MANDATE OF THE SPECIAL RAPPORTEUR ON THE RIGHT TO FOOD
The Special Rapporteur on the right to food is one of the thematic special procedures overseen by the United Nations Human Rights Council and is responsible for monitoring the situation of the right to food worldwide and the evolution of the world food crisis. He or she promotes the full realization of the right to food by studying and engaging in dialogue around the right to food, including at seminars, conferences, and expert meetings.
COMPOSITION AND WORKING METHODS
The mandate of the Special Rapporteur lasts for a period of three years. The mandate is filled by one highly-qualified individual.
The Commission on Human Rights established the Special Rapporteurship in 2000 with Resolution 2000/10. The Human Rights Council extended the mandate in 2010 with Resolution 13/4, and again in 2013 with Resolution 22/9.
In fulfilling the mandate, the Special Rapporteur undertakes country visits, communicates with governments concerning information and complaints received regarding alleged rights violations, and submits activity reports to the Human Rights Council.
Country visits provide the Special Rapporteur an opportunity to gain a first-hand understanding of the situation of the right to food in a country. Country visits also allow the Special Rapporteur to develop a relationship with governments, making it more likely that States will cooperate with the Special Rapporteur’s recommendations for improvement.
The Special Rapporteur undertakes one to four country visits per year. A list of previous country visits and the Special Rapporteur’s subsequent reports are available here.
More than 100 countries have extended standing invitations to country visits by all thematic special procedures. View the list of countries that have extended standing invitations here.
Receiving Information & Complaints
The Special Rapporteur receives complaints about alleged violations of the right to food. Importantly, the Special Rapporteur does not issue decisions concerning individual complaints and cannot require the State to remedy any alleged violation; rather, the Special Rapporteur raises the issue of concern with the relevant State. The Special Rapporteur may contact the government concerned to invite comment on the allegation, seek clarification, remind the government of its international obligations, or request information on steps being taken by the government to redress the situation. Generally called “communications,” these exchanges with the government can take a variety of forms of varying degrees of significance. Specifically, the Special Rapporteur contacts a government through either an allegation letter or an urgent appeal.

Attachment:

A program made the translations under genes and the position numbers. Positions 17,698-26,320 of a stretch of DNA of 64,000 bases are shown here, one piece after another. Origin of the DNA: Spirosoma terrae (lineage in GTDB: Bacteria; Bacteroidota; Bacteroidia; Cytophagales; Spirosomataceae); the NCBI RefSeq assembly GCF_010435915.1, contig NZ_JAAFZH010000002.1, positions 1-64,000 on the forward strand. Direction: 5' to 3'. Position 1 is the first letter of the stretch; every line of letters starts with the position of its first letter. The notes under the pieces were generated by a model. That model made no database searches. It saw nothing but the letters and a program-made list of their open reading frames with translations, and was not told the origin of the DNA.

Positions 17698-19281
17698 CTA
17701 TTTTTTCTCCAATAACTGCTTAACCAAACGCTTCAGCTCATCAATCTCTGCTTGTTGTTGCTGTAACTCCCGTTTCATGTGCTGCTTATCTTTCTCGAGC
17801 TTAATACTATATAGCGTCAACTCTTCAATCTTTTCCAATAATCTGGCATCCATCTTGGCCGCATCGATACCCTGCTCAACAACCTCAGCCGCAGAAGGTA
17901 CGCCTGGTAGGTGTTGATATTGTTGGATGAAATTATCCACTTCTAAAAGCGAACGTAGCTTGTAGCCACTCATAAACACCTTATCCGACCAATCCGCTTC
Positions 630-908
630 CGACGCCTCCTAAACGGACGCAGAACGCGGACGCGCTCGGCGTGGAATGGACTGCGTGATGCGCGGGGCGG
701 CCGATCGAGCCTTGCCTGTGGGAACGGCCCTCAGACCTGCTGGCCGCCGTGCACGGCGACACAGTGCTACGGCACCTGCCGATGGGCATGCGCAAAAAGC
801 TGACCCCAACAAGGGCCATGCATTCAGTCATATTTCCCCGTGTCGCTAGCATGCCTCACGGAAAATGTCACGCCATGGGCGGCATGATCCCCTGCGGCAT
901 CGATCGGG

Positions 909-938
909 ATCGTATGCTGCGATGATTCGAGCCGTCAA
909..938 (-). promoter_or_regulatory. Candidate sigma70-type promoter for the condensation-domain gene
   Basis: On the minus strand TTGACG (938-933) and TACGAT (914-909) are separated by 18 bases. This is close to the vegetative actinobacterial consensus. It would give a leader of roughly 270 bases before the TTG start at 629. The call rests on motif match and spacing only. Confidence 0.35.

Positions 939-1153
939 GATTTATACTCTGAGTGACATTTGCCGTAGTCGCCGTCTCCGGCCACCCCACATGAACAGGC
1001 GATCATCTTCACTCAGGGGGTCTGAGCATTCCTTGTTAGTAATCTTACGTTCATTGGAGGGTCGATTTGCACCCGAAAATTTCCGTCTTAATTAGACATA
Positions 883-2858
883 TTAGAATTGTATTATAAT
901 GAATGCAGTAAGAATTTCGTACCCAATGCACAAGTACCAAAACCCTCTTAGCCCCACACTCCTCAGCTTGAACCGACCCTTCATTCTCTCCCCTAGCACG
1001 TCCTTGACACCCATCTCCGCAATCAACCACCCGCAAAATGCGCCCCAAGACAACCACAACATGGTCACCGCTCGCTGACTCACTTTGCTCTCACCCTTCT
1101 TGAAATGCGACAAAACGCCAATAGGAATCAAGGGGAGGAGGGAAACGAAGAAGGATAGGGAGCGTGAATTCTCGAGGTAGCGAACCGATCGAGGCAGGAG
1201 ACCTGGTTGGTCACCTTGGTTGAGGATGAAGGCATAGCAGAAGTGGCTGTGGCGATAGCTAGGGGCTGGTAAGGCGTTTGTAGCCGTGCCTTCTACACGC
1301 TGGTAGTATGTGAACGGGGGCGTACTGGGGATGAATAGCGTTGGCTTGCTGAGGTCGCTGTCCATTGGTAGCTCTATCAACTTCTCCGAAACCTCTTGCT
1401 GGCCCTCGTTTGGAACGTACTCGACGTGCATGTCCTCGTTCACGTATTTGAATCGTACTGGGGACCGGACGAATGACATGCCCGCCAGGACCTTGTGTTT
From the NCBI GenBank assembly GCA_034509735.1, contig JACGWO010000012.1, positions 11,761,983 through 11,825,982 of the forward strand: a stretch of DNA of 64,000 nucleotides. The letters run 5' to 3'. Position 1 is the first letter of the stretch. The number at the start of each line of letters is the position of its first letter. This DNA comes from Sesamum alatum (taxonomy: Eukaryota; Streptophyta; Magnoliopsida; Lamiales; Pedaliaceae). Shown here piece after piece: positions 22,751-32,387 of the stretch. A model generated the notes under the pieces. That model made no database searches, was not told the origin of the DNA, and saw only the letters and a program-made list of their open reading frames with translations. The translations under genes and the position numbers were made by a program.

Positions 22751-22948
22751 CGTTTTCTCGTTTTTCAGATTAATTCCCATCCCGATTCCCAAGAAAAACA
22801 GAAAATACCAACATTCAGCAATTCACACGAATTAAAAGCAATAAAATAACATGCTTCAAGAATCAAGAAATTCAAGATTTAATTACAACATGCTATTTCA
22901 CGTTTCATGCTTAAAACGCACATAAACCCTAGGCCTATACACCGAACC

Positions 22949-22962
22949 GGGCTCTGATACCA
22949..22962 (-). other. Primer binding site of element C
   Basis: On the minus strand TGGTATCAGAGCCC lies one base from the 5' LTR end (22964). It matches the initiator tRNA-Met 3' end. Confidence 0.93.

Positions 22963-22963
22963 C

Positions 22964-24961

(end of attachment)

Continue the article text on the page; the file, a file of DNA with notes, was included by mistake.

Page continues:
The Special Rapporteur keeps confidential all communications to and from the government until it includes them in Addendum 1 of the Annual Report, which is submitted to the Human Rights Council. The communications sent by the Special Rapporteur and other special procedures are also compiled in periodic reports submitted to the UN Human Rights Council at each of its regular sessions.
In all communications, the Special Rapporteur is careful not to draw any conclusions about the facts of the case. Instead, the Special Rapporteur simply presses for the government to ensure that the right to food is not violated.
Generally, the Special Rapporteur sends an allegation letter in circumstances where the alleged violation has already occurred, or is not so pressing as to warrant sending an urgent appeal. An allegation letter generally contains a request for the government to clarify the substance of the allegation and to forward any information related to the allegation to the Special Rapporteur.
The urgent appeals procedure is reserved for cases in which there are sufficiently reliable allegations that a person’s right to food will be violated and that the situation is time-sensitive in terms of loss of life, life-threatening situations, or imminent or ongoing damage of a grave nature. If it appears that the allegation letters procedure is unlikely to address the situation in a timely enough manner, the Special Rapporteur will send an urgent appeal to the government concerned.
Reports to the Human Rights Council
The Special Rapporteur reports annually to the Human Rights Council on all of its activities relating to its mandate. These reports are available on the Special Rapporteur’s Annual Reports webpage.
SUBMITTING INFORMATION OR COMPLAINTS
Complaints should be submitted to the Special Rapporteur via the online submission form. Information and complaints submitted to the Special Rapporteur should comply with the guidance provided, and include the following details:
- the identity of the alleged victim(s);
- identity of the alleged perpetrator(s) of the violation;
- identity of the person(s) or organization(s) submitting the communication, which will be kept confidential; and,
- the date, place, and detailed description of the circumstances of the incident(s) or alleged violation.
The Special Rapporteur may also be contacted by:
Special Rapporteur on the right to food
c/o Office of the UN High Commissioner for Human Rights
Palais des Nations
8-14 Avenue de la Paix
CH-1211 Geneva 10
- Email: firstname.lastname@example.org
- Fax: +41 22 917 90 06
To contact the Special Rapporteur with regard to another matter (not a complaint), use the email address: email@example.com.